You might imagine, just because Zoë's first birthday has come and gone, that I’ve forgotten. But sleep deprivation and sixteen months alone can't erase shallot-roasted green beans and brownies, black as dirt, rich as sin. Those early crazy days have faded to a pleasant blur, but not the slurp-worthy tubs of soup, beef barley, the heartiest split pea I've ever had the pleasure to scarf, chock-a-block with more smoky pork than I believed legal. That catering tray filled to its tiny aluminum curl of a brim with tomato-soused shells, nubbly with turkey, molten with cheese. Fed me through Zoë's second month, that one. And well. The parade of lasagna -- florentine, beef, vegetable -- that had me counting my good fortune to have friends so fluent in the language of layered pasta. Take-out mash, order-in pizza, the unspeakable luxury of salads. Garlicky gyros I crave to this day. A just-roasted chicken, thyme tucked under its skin and into its juices, that smelled so confoundingly delicious we barely had the dignity to bid farewell before
inhaling sampling it.
And you, dear Dania, Priscilla, Tricia, Kay, Kathy, Annette and Joanne, Kris, Margaret, Lynly,
I suppose, what with Henry approaching four and a half, you might think your meals have slipped from my memory. But your rosemary-garlic wings and big-brother-friendly sides of yogurt and sliced sugared berries sit side by side with my first impressions of his barely-there hair, his mostly-closed eyes. The casserole you learned from your mother, the Philippine macaroni that had us sparring over its final beefy bits. The majestic arrival of two barely-big-enough shopping bags, like some latter-day cornucopias, brown kraft overflowing with Rubbermaid®, tinfoil, Ziploc®, a collective contribution that fed us for weeks. That wine-dark stew bumpy with carrots and beef. Those dinner rolls, plainly labeled and freezer-bagged, which after ten minutes in a warm oven tasted of angels wings and sweet summer, only better. And oh, those braised short ribs, “made the right way, the night before.” And spoon-tender and thick with flavor and more restorative I think than anything I’ve eaten before or after. (The magic wand for Max? Such a sweet touch.)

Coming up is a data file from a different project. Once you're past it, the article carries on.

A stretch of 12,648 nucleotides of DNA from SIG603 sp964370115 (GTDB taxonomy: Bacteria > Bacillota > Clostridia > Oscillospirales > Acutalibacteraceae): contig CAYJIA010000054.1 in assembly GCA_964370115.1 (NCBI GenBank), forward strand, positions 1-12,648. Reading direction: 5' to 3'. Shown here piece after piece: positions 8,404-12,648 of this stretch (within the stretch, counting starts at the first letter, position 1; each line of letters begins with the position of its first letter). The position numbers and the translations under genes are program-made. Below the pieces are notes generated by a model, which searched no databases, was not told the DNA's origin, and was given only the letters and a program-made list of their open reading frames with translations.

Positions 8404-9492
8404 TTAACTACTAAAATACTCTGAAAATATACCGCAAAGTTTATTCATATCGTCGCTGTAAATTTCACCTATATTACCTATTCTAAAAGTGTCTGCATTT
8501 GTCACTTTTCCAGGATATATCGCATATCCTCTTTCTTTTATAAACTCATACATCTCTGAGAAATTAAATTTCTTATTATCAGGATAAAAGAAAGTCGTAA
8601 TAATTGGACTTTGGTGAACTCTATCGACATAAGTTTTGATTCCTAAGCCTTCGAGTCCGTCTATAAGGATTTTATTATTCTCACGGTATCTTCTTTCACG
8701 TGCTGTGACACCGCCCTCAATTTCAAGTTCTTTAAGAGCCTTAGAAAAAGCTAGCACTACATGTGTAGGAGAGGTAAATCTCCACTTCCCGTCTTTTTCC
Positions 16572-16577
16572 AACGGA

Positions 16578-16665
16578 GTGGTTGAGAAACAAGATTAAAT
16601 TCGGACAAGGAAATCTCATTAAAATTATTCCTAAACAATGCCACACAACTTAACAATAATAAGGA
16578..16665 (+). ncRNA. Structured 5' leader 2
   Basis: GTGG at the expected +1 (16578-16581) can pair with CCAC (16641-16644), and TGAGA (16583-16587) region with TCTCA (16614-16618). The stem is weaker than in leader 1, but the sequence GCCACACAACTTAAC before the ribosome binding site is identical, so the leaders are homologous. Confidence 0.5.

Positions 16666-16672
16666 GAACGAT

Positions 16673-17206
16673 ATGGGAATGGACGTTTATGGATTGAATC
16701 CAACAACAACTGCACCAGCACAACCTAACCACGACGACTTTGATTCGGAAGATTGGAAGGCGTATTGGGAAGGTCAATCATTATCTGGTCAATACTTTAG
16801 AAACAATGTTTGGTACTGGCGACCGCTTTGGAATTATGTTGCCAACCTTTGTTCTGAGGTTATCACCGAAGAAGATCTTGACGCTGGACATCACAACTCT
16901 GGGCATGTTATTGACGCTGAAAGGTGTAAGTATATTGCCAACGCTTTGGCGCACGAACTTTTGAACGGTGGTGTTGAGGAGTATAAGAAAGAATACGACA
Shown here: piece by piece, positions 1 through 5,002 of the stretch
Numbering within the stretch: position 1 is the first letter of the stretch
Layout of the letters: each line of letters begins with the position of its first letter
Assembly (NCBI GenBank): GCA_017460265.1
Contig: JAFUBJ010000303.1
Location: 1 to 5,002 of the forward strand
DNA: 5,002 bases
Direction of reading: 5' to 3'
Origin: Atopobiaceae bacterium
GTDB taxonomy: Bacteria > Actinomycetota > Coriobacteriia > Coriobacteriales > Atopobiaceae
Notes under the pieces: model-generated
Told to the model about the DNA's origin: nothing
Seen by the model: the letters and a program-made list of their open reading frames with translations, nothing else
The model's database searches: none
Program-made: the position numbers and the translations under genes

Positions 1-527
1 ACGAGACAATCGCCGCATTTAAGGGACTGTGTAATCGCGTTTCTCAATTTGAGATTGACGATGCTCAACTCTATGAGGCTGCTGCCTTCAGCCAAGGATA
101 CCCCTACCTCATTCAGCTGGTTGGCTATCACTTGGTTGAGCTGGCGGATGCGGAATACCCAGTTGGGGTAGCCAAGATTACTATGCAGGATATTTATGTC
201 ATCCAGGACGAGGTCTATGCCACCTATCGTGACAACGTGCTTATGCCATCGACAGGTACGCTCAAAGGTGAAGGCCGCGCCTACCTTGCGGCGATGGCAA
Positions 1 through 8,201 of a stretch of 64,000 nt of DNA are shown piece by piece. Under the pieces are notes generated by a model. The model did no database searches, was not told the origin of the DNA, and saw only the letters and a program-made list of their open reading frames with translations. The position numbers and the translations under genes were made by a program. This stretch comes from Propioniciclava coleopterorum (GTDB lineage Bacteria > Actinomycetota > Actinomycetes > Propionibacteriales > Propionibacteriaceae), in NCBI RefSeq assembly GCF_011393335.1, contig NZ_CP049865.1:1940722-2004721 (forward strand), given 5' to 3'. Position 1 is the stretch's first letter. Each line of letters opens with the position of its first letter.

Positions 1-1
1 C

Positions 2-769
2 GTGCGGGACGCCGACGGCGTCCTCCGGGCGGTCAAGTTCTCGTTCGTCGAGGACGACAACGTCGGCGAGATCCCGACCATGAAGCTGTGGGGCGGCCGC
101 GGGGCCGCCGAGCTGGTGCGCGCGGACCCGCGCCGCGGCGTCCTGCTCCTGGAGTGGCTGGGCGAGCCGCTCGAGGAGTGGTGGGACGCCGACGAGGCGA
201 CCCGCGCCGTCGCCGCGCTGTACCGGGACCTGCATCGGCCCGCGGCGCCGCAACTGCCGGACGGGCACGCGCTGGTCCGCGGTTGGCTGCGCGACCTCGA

And you, Carol, Matt, Kristin, Tracy, Sam, Caroline, Annette and Joanne (you again?),
Max may be nearly nine, I know, but no matter. You were our first inkling that a whole flock of friends lay waiting to feed us for a month. All we had to do was supply the baby. On the far side of a decade, maybe I'll archive that gulpable corn barley soup, plump with chicken, and the homemade whole wheat loaf that arrived alongside. But not yet. Nor the "we'll bring lunch" picnic delivered to our doorsteps, complete with chips, choice of meat, and good company. Nor the crooked apple pie and fresh-tossed salad, that first taught me the ridiculous thrill of green vegetables and honest desserts to a housebound new mother. The not-yet-legendary split pea, cinnamon-spiked pasticcio, and yes, lasagna. (Lesser friends might've felt obligated to keep up this triple-header when we brought home another son, a daughter. You just upped the ante: adding quiche, then cupcakes. Amen to that.)
So when word came of a new baby born in this new town of ours, of course my thoughts turned to dinner. I know just exactly how lovely it is to sit, late-afternoon, inhaling the sweet fleeting smell of skin seven days old, smoothing the ruffled feathers of sudden siblinghood, ignoring ingredients and appetites altogether. Thanks to you all.
adapted from Breath of a Wok, by Grace Young
This is one of a small clutch of stir fries I know that is as good at room temperature as it is hot from the wok, making it suitable for the tupperware circuit. As well as for anyone whose children are more patient early in the day than just before dinner: cook it early, and bring it out at supper. Don't be tempted to double this: I was, and ended up with twice as many that were half as good. Grace Young calls for canola oil only, which produces lovely results, but I prefer to start my peppers in peanut and finish them with a splash of sesame. Though the amounts are small, the salt and sugar make the dish. Consider the following small amounts a starting point, then taste and adjust until the sweet, smoky peppers sing and send you back for more.
2-3 Tbs peanut or corn oil
2 large, meaty red peppers, cut into 1-inch squares
1/4 - 1 tsp sugar
1/4 - 1/2 tsp salt
1 tsp sesame oil (optional)
1. Heat wok over high heat until water drop evaporates within 1-2 seconds. Add a generous 1 Tbs. peanut oil; swirl to coat pan. Add peppers, salt and sugar, and stir, 1-2 minutes.
2. Turn heat to medium, and continue cooking, 8-10 minutes, stirring occasionally. Peppers will turn a deep silken red on the inside. Adjust heat and/or add a little more oil as necessary to keep peppers from charring.
3. When skins begin to brown at the edges and buckle slightly, you're in the home stretch. Turn heat back up to a high-medium, and toss peppers just a minute or so, until juices thicken slightly and skins show occasional freckles. Splash with sesame oil, if using, and eat immediately, or leave at room temp up to four hours.